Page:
By Heather Stone
Matine Khalighi is the kind of person who inspires hope for the future. At 16, he is the vice president and a co-founder of Helping the Homeless Colorado, a nonprofit he started with former classmates and current board members Alyssa Gorkin and Ali Ginsburg while still in middle school.
The three took a community service class together in eighth grade where they were encouraged by their teacher to find a cause they believed in. Initially they hadn’t intended to start a full-blown charity, but they believed so strongly in helping the homeless that they officially filed for their 501(c)(3) status later the same year.
Now, what started as a class assignment is a thriving charity that has served over 4,000 meals and delivered over 5,000 hygiene products to homeless people in the form of supply bags.
Their nonprofit, Helping the Homeless Colorado, aims to engage youth in advocacy to support the homeless and advocate for policy and legislative change to address Colorado’s homeless crisis, all while providing street-level support in the form of the supply drop-offs.
To make the food bags, Khalighi, Gorkin, and Ginsburg would buy bulk food and supplies from Costco or visit bakeries to ask for end-of-day donations. Then they would hit the streets, hand-delivering the bags to people who could use them most while providing comfort and connection. Sometimes, the food was the only thing the person had eaten in days.
Despite the obvious benefits and far-reaching effects of the program it was not impactful enough for Khalighi and his fellow board members. They knew they could help even more people. To meet that goal, they started the College Scholarship Awards Program (CSAP), which is currently Khalighi’s main focus.
CSAP is aimed at providing motivated but disadvantaged students who have overcome poverty or homelessness with opportunities that might otherwise be out of reach. At least five high-performing high school seniors will be awarded with a $1,000 scholarship, with more scholarships available as funds permit. A food or hygiene bag meets immediate needs, but an opportunity like this could change a life.
In addition to managing the scholarship program and the food/hygiene bags, Khalighi has done everything from social media and outreach to fundraising for current and future projects.
For his service he was a recent runner-up for the Prudential Spirit of Community Award, given by the largest youth volunteer recognition program in the United States. Khalighi joins over 120,000 middle and high school students recognized by Prudential for “outstanding service to others at the local, state, and national level,” according to their website.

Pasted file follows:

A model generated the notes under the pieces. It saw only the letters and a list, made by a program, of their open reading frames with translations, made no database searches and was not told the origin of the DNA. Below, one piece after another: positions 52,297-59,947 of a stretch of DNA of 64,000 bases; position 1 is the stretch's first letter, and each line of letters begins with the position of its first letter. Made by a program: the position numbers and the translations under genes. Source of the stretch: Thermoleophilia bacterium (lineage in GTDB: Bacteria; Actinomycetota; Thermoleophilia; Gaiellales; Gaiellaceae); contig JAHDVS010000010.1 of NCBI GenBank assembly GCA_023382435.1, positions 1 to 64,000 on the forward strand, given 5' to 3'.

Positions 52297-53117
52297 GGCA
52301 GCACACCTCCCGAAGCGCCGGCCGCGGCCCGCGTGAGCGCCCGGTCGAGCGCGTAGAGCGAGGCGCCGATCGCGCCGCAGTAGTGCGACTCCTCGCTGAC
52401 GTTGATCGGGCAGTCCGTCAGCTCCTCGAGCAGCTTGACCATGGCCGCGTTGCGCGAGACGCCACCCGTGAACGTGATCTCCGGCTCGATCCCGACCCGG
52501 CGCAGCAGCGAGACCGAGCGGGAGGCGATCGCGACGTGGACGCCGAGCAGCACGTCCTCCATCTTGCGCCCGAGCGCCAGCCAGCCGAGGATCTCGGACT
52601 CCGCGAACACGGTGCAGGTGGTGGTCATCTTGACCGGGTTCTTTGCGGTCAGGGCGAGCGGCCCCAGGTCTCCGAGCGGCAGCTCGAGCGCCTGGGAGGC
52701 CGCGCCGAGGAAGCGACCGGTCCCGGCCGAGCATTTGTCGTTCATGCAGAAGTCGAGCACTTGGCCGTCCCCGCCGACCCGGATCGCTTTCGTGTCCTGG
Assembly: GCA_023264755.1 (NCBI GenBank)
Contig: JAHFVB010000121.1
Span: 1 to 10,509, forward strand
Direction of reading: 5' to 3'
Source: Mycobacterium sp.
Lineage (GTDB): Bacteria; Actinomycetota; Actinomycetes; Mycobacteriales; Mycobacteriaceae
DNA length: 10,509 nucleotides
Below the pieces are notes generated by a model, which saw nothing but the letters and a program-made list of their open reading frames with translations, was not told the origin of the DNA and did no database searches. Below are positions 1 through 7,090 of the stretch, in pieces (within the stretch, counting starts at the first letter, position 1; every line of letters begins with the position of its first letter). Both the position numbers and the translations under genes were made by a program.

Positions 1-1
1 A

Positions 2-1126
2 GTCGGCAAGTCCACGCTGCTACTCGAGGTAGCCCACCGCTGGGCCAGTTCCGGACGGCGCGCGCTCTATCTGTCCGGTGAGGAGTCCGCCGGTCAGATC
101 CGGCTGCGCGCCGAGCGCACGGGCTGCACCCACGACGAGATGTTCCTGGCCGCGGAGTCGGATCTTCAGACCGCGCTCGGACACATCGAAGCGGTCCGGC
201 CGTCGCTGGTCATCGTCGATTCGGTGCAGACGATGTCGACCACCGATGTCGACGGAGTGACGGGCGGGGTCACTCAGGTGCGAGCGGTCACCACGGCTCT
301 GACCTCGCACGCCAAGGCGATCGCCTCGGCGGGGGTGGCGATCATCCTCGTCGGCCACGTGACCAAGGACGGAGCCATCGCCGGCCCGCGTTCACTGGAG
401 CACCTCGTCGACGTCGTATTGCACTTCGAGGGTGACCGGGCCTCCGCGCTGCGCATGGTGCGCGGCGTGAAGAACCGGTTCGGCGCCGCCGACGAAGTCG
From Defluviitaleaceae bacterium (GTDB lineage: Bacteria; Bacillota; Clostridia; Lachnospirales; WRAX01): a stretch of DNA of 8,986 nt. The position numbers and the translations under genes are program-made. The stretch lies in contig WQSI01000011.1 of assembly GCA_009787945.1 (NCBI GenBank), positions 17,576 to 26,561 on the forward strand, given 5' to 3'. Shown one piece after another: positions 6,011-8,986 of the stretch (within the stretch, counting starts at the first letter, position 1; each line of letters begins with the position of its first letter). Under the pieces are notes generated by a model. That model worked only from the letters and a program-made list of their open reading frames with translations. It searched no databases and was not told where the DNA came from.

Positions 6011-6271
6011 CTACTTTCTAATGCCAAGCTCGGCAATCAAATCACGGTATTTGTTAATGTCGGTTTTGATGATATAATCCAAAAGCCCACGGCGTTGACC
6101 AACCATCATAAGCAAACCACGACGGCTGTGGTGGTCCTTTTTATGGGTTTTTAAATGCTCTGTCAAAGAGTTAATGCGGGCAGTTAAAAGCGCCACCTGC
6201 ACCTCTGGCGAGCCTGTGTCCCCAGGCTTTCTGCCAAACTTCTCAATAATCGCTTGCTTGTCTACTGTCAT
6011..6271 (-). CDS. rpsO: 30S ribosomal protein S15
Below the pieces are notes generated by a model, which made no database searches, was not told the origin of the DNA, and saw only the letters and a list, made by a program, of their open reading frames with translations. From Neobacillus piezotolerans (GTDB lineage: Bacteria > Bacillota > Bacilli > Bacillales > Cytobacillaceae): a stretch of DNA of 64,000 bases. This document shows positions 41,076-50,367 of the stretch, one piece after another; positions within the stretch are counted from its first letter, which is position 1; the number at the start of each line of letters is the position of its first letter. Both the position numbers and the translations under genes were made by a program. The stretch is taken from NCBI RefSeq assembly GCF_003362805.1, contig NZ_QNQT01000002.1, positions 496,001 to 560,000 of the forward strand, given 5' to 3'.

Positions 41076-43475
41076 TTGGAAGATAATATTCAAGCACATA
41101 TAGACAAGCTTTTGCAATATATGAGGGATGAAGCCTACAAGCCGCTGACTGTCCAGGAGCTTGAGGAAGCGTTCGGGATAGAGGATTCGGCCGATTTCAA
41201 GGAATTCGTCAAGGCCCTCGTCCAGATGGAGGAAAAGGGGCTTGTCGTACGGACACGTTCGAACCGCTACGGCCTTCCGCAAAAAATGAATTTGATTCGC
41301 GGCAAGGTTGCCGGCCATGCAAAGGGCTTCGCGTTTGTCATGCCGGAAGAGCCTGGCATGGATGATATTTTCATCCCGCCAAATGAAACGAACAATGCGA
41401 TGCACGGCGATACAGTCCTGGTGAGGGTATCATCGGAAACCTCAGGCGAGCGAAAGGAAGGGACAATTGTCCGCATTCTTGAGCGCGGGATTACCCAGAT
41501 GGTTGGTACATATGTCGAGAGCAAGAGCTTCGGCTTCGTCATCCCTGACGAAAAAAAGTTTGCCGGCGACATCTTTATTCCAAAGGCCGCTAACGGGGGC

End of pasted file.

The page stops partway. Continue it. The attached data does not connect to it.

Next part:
He dedicates up to 50 hours a week to the cause and still somehow manages full-time academics at Smoky Hill High School. Making matters more difficult is that he, Gorkin, and Ginsburg no longer attend the same school, so they sacrifice school breaks and weekends in order to keep their charity work alive. In the summer, he says they have at times spent “a full week of just meeting and doing work.”
Connection with others was and remains the most important part of his work.
“I have talked in depth with multiple individuals who have truly inspiring stories,” said Khalighi. “I think that our society neglects them and people let stereotypes shape their views about them, but I think that I really work to support them and help their voices be heard.”
His favorite story from comes from a connection, too — he gave a hygiene bag to an older woman he saw sitting by herself and she invited him to sit next to her. They talked for an hour and a half. During that time she told him that she had been homeless since she was a teen.
“[Her story] made my heart drop...I was in tears by the end. She inspired me to keep working hard for people like her,” Khalighi said.
As for the future, Khalighi, Gorkin, and Ginsburg are ready to do whatever is needed in a fast-changing city. Alyssa has been focusing more of her efforts on the political, according to Khalighi, which is “something that we didn’t think about two years ago. But it seems to be more of a need now.”
“We want to do what is needed. Who knows how the homeless issue will change in the next year,” Khalighi said. “Whatever road it takes, we want to be their voice and support them.” ■